Prayer as Soul-Shaping with God (Colossians 1:9-14)

This past weekend at Eastbrook Church, I continued our series “Power in Prayer: Learning to Pray with St. Paul.” After looking at Ephesians 3:14-21 on praying our way into God’s power and love, this week I looked at how prayer shapes our souls from Colossians 1:9-14.

You can watch my message from this past weekend and follow along with the message outline below. You can also engage with the entire series here or download the Eastbrook mobile app for even more opportunities for involvement. Each weekend I am also providing some resources for prayer related to the passage or theme of the week.

Resources for prayer

Our life of prayer is fueled by accurate knowledge of God’s will for believers. Read through these verses and use them as material in your prayer life, both this week and in the future:

Paul’s example of praying regularly for others is inspiring. Join in praying for others more regularly through the monthly “Eastbrook Prays” guide, or joining our morning prayer gatherings each weekday (Mon-Fri), 6:00-6:45 AM, in Holy Grounds.

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Finding God: Jesus

Jesus-Christmas[This is the final devotional I wrote for Eastbrook Church‘s Advent 2018 devotional. Find the daily journey through Advent here.]

“While they were there, the time came for the baby to be born, and she gave birth to her firstborn, a son. She wrapped him in cloths and placed him in a manger, because there was no guest room available for them.” (Luke 2:6-7)

The distance between expectations and reality is often one of the greatest strains on us as people. When our expected hopes never arrive we can easily descend into frustration or disillusionment. “What happens to a dream deferred?”, Langston Hughes asks in his famous poem, “Harlem,” about unrealized equality. The final lines summarize one aspect of that angst-filled reality: “Maybe it just sags / like a heavy load. / Or does it explode?” Endless anticipation that is never realized tumbles from the high peaks of hope into the chasms of hopelessness.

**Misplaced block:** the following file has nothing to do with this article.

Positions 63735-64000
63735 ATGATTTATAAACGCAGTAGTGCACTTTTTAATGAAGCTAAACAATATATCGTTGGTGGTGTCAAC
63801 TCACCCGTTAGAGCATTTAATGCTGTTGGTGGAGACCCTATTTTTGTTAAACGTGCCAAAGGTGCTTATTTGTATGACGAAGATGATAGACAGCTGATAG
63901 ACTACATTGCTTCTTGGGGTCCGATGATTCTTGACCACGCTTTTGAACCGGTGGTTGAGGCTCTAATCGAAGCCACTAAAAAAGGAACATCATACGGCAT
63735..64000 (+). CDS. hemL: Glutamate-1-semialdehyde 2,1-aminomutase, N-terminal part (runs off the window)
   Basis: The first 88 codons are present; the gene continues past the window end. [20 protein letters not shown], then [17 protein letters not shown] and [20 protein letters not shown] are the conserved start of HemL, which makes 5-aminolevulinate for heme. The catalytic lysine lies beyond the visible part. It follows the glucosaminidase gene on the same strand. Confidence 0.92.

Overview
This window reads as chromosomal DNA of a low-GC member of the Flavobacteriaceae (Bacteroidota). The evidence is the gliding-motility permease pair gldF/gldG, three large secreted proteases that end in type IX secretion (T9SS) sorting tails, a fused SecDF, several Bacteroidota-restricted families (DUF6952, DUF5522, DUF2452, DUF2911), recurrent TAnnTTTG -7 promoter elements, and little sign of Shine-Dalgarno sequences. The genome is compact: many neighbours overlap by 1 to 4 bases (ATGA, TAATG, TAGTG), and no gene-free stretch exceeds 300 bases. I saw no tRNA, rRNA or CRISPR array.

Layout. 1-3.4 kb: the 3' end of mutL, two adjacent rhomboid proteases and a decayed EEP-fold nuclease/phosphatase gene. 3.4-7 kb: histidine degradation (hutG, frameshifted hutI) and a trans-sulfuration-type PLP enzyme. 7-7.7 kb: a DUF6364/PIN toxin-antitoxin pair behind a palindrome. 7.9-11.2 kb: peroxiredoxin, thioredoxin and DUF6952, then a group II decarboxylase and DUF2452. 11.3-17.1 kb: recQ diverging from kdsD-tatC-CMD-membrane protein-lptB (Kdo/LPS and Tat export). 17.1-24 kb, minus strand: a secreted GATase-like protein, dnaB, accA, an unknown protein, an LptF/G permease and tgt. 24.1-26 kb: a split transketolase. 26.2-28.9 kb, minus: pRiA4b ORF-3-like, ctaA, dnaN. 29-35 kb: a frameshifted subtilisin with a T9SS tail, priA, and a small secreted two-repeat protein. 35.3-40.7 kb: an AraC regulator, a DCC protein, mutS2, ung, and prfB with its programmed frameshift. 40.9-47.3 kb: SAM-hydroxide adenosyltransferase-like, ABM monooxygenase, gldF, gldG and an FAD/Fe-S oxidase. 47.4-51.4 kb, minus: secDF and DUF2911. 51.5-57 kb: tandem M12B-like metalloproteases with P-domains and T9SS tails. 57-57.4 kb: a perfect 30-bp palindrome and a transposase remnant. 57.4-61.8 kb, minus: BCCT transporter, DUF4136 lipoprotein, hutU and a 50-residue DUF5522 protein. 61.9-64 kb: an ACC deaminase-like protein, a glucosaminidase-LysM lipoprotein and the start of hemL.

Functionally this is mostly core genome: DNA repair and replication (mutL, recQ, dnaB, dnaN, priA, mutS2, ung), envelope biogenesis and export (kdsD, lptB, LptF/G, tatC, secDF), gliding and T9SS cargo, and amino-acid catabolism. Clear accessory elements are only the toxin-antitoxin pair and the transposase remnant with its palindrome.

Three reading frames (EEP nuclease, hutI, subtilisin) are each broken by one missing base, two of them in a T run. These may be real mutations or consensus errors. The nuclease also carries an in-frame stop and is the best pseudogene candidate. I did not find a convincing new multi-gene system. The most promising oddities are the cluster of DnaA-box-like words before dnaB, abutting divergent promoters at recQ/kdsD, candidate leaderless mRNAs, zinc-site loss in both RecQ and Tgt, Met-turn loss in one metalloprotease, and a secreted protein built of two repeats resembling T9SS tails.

Yet when our anticipated hopes do arrive it is like the flash of glorious sunlight across the mountain peaks. It is like drinking a glass of clear, cool water on a hot, humid day. In the depths of our being we rise up into that realized hope and say: “Yes! Finally! This is what I have been waiting for!”

The birth of Jesus is not only the culmination of our Advent journey, but also the realization of all our greatest longings as human beings. In the words of the old hymn, “O Little Town of Bethlehem”: “the hopes and fears of all the years are met in thee tonight.” Jesus arrives, bringing the peace of God Isaiah prophesied, the hope of God that Elizabeth tasted, the joy of God John the Baptist preached about, and the love of God that Mary felt deep within her.

Jesus, “the image of the invisible God” (Colossians 1:15), “who was with God in the beginning” (John 1:2), is now nestled in the warm flesh and solid bone of humanity at His birth in Bethlehem. God has done it! Our dreams are no longer deferred but met in Him here and now. God has drawn near and the wonder of this moment invites us into awe-filled wonder and worship again. So, let us do that today. Let us join our voices with the women and men of God throughout all the ages to speak praise from the depths of our soul to Jesus, our infant king: